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dictionary-based stemming via the
hunspell token filter.
Hunspell hunspell.github.io is the
spell checker used by Open Office, LibreOffice, Chrome, Firefox, Thunderbird, and many
other open and closed source projects.
A Hunspell dictionary consists of two files with the same base name—such as
en_US—but with one of two extensions:
- Contains all the root words, in alphabetical order, plus a code representing all possible suffixes and prefixes (which collectively are known as affixes)
Contains the actual prefix or suffix transformation for each code listed
The Hunspell token
filter looks for dictionaries within a dedicated Hunspell
directory, which defaults to
files should be placed in a subdirectory whose name represents the language
or locale of the dictionaries. For instance, we could create a Hunspell
stemmer for American English with the following layout:
The location of the Hunspell directory can be changed by setting
Per-language settings file, described in the following section.
--- ignore_case: true strict_affix_parsing: true
The meaning of these settings is as follows:
Hunspell dictionaries are case sensitive by default: the surname
Bookeris a different word from the noun
booker, and so should be stemmed differently. It may seem like a good idea to use the
hunspellstemmer in case-sensitive mode, but that can complicate things:
- A word at the beginning of a sentence will be capitalized, and thus appear to be a proper noun.
- The input text may be all uppercase, in which case almost no words will be found.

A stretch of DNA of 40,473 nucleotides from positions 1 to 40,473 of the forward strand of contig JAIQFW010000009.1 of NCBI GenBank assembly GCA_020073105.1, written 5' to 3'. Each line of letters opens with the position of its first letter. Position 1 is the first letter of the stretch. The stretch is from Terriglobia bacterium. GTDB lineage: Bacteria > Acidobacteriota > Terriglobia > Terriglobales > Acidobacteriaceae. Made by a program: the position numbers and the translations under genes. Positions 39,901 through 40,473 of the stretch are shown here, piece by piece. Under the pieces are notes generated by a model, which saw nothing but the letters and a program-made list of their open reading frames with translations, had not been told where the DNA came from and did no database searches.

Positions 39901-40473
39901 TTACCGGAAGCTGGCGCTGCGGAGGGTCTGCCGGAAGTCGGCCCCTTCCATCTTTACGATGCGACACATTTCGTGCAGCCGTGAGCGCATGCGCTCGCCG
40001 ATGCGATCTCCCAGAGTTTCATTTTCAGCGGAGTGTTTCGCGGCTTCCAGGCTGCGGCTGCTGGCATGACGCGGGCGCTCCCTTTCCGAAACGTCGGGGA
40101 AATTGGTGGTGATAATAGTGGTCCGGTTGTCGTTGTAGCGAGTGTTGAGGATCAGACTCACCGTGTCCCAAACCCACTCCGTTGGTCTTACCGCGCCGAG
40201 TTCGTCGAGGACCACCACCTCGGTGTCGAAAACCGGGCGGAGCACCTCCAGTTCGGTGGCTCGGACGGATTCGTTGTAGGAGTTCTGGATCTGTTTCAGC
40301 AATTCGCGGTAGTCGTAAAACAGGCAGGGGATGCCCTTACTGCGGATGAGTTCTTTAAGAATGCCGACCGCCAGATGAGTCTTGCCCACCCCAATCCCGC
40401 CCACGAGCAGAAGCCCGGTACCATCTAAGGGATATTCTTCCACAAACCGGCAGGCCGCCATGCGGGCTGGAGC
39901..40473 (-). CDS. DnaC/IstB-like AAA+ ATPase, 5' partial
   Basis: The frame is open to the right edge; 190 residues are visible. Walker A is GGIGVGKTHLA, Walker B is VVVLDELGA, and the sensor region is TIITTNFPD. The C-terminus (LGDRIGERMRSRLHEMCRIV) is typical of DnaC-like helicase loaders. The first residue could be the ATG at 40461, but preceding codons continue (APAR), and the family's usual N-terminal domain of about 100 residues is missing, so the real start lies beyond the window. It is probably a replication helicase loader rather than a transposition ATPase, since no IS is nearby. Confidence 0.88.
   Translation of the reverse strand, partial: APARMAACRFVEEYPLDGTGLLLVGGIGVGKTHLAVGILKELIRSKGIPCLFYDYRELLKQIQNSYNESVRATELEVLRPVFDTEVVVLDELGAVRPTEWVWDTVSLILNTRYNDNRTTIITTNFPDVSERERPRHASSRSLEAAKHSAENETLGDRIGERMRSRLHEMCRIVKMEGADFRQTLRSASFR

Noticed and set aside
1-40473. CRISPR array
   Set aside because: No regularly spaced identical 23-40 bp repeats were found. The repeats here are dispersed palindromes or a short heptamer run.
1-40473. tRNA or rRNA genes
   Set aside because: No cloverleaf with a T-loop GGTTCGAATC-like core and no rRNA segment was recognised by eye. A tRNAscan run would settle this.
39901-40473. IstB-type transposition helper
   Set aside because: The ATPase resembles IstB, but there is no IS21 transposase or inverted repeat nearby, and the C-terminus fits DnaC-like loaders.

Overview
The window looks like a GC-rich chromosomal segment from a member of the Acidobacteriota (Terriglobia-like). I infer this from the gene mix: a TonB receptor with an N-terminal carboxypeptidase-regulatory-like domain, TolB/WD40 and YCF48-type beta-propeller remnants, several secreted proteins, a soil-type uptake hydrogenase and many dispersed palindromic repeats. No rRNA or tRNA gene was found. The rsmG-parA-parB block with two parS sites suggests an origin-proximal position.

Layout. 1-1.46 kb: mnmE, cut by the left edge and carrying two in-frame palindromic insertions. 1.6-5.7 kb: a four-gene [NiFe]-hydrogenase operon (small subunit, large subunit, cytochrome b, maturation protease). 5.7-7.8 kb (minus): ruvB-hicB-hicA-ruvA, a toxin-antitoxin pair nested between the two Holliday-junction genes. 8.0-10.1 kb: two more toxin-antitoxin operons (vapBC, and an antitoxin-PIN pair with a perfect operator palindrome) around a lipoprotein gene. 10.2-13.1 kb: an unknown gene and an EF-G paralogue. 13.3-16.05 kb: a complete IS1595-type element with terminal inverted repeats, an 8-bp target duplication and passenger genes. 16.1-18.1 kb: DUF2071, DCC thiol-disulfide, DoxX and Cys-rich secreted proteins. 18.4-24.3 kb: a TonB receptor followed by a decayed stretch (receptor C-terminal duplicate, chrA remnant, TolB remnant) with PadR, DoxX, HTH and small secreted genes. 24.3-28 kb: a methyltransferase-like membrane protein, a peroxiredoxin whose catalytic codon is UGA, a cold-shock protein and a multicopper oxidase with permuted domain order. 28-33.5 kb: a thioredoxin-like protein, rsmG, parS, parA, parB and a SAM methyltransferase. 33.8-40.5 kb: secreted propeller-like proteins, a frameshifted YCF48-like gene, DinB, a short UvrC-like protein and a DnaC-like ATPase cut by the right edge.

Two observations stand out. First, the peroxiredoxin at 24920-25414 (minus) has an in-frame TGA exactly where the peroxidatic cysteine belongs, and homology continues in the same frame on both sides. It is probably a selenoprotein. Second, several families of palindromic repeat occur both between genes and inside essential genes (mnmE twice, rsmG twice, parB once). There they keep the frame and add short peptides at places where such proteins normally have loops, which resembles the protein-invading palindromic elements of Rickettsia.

- The user may search for names in all lowercase, in which case no capitalized words will be found.
As a general rule, it is a good idea to set
The quality of dictionaries varies greatly.
Some dictionaries that are
available online have malformed rules in the
.afffile. By default, Lucene will throw an exception if it can’t parse an affix rule. If you need to deal with a broken affix file, you can set
falseto tell Lucene to ignore the broken rules.
You can test the new analyzer with the
and compare its output to that of the
An interesting property of the
hunspell stemmer, as can be seen in the
preceding example, is that it can remove prefixes as well as as suffixes. Most
algorithmic stemmers remove suffixes only.
Hunspell dictionaries can consume a few megabytes of RAM. Fortunately, Elasticsearch creates only a single instance of a dictionary per node. All shards that use the same Hunspell analyzer share the same instance.
While it is not necessary to understand the
format of a Hunspell dictionary in
order to use the
hunspell tokenizer, understanding the format will help you
write your own custom dictionaries. It is quite simple.
For instance, in the US English dictionary, the
en_US.dic file contains an entry for
analyze, which looks like this:
en_US.aff file contains the prefix or suffix rules for the
S flags. Each flag consists of a number of rules, only one of
which should match. Each rule has the following format:
[type] [flag] [letters to remove] [letters to add] [condition]
For instance, the following is suffix (
D. It says that, when a
word ends in a consonant (anything but
u) followed by
y, it can have the
y removed and
ied added (for example,
SFX D y ied [^aeiou]y
The rules for the
S flags mentioned previously are as follows:
More information about the Hunspell syntax can be found on the Hunspell documentation site.